|By Matein Khalid| The Federal Reserve could well raise its overnight borrowing rate at the next FOMC monetary policy conclave on September 17. Though contagion from China’s 40% stock market meltdown has triggered bear markets from Hong Kong to Frankfurt and plunged Asian/emerging markets equities into ta ghastly replay of 1998’s epic meltdown (General Suharto’s overthrow, the Russian rouble default, Malaysia’s capital controls, the run on the Thai baht, the IMF’s $57 billion South Korea bailout, $10 crude oil). The smoke signals from the central bank suggest the $17 trillion US economic colossus (25% of global GDP) exhibits strength, with 3.7% second quarter GDP growth, 1.1 million housing starts, 17 million unit vehicle sales, a 5.1% unemployment rates, record corporate profits and accelerating bank loan growth. US economic data unquestionably argues for “monetary normalization”, Fedspeak for higher US interest rates seven years after the failure of Lehman Brothers plunged the world into capital markets/banking Armageddon and the deepest economic slump since the Great Depression of the 1930’s.
It did not surprise me that Fed vice-chairman Stan Fischer chose CNBC to signal that the US economy’s data momentum is strong enough to threaten the central bank’s 2% inflation target. After all, the Federal Reserve operates under a dual mandate, to maximize employment growth consistent with an inflation target below 2%. The Presidents of the Dallas, Atlanta and Richmond regional Feds all echoed Dr. Fischer’s hawkish views.
However, the Yellen Fed cannot and will not ignore the global economy and the $10.4 trillion Chinese economy’s financial carnage in its deliberations. The managing director of the IMF and the governor of India’s Reserve Bank (a former IMF chief economist and University of Chicago monetarist!) have publicly asked the Fed not to raise interest rates during a time of financial market turbulence and deflation risk in emerging markets. Former Treasury Secretary and Harvard President Larry Summers even called on the Fed to ease, not raise, interest rates to fulfil its role as the world’s de facto lender of the last resort.
After all, the Greenspan Fed responded to the Asian flu with three successive rate cuts in 1998-99. The Bernanke Fed responded to Lehman/Wall Street banking crises in 2008 via history’s most epic experiment in unorthodox monetary easing and expanded the Fed’s balance sheet from $900 billion to $4 trillion in the past seven years.
The 5.1% unemployment rate and 173,000 payrolls growth data in August does not negate a September rate hike as average hourly earnings rose 0.3% and aggregate hours worked rose 0.4%. This led to steep equities losses on Wall Street and a fall in the ten year US treasury note to 2.11%, thus flattening the US dollar yield curve. The ECB’s Dr. Draghi downgraded Eurozone growth/inflation, raised limits on singe bond purchase and explicitly pointed to the China/commodities crash as a source of deflation risk. This raises the odds of a “shock and awe” ECB QE in October and a fall in Euro/dollar to parity or lower by early 2016. This is exactly the scenario I had outlined in a column I published six weeks ago. A hawkish Fed, a dovish ECB and the Chinese Politburo in panic means King Dollar, risk aversion spasms in global markets and unwinding of the crude oil short covering trade.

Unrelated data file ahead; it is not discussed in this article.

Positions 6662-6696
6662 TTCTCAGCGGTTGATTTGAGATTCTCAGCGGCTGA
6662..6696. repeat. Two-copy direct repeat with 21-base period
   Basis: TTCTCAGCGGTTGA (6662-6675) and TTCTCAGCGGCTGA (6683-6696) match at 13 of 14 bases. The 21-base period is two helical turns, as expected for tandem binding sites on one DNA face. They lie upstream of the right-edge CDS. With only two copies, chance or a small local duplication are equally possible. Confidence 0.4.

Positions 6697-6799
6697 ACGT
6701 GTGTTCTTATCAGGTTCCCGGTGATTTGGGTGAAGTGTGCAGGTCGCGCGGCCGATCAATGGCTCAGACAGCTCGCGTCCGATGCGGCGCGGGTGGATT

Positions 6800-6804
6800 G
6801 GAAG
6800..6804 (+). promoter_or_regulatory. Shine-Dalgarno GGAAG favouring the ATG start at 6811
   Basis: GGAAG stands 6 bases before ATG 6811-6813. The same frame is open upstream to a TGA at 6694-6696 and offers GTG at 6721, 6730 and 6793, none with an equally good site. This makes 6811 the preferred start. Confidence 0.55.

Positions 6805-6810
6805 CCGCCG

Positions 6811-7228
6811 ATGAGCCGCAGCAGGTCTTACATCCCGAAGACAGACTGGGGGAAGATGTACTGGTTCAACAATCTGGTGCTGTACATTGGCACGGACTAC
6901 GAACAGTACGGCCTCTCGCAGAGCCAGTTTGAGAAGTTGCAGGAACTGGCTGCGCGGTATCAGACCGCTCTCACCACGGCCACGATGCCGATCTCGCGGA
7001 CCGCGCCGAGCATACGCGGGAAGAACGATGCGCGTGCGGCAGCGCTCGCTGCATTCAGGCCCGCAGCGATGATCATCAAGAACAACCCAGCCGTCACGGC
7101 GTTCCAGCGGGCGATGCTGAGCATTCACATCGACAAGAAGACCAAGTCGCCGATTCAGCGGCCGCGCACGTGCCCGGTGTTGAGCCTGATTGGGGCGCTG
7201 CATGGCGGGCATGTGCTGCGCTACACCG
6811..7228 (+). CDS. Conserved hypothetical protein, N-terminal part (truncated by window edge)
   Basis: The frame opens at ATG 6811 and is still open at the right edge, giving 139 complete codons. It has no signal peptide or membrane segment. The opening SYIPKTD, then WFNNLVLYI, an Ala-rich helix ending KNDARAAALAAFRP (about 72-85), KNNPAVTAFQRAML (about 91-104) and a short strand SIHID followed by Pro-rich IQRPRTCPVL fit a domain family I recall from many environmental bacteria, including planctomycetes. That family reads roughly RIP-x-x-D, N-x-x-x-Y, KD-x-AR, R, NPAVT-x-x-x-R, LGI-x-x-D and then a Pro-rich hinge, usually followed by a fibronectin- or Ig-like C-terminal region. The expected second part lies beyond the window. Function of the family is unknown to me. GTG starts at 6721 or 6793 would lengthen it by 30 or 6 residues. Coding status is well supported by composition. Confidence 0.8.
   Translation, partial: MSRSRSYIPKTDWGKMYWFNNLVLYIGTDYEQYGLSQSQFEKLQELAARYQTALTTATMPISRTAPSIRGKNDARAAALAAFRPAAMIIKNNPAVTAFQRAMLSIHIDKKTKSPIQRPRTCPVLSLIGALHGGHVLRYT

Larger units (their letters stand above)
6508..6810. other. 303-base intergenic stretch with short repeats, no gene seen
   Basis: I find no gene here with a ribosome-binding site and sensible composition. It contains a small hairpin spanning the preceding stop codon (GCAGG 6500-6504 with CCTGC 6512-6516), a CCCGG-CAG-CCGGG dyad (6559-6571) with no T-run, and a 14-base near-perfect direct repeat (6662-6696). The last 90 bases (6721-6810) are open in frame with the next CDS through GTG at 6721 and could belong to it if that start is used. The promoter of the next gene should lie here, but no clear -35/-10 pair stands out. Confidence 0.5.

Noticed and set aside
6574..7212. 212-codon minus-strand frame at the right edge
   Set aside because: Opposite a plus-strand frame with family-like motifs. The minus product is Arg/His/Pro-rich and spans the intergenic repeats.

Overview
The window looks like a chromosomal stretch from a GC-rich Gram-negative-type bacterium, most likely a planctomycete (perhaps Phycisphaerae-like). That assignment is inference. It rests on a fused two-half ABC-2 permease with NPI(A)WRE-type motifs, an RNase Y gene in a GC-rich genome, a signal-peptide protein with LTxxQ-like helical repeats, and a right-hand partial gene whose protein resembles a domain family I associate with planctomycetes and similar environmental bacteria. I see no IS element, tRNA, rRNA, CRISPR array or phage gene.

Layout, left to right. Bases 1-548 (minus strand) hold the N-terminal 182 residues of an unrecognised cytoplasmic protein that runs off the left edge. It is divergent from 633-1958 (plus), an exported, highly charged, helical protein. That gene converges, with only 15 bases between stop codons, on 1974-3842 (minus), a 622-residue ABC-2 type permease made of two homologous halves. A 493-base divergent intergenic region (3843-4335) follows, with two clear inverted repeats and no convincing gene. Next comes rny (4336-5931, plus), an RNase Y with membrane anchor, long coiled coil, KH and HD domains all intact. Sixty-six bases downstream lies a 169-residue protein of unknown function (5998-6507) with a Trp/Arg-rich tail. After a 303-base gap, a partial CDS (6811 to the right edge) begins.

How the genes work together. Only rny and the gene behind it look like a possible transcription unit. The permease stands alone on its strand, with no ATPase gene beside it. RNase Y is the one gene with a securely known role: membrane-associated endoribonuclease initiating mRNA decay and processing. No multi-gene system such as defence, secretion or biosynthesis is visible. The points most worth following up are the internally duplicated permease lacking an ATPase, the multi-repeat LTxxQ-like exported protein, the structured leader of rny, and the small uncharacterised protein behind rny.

I doubt if China chaos will offset the Yellen Fed’s tightening bias. Unlike September 2008, there is no sign of systemic stress in the wholesale bank funding, loan syndication, commercial paper or bond new issue markets. The Chicago Volatility Index (VIX) has more than doubled to 27 but I cannot see the Fed “ease” unless the VIX spikes to 45, not on the eve of a US Presidential election.
However, Wall Street has priced out the scenario for aggressive Fed tightening (the Chicago futures markets predict the Fed Funds rate will be 1.25% in September 2017). This is the reason Citigroup, Morgan Stanley, Goldman Sachs and J.P. Morgan shares have fallen 15-20% from their recent peaks. As the yield curve flattens, bank interest rate margins compress. Dr. Copper is at $5000 per metric ton on the LME and Uncle Carl’s Freeport Stake did squat for commodities stocks. If the Fed only considered US data strength, it is ‘behind the curve” on inflation risk. Yet the Fed is de facto lender of the last resort for a world in deep financial distress. China/Asia now joins subprime mortgages and Greek sovereign debt as the third global shock in the past decade and bank stocks have paid the price on Wall Street.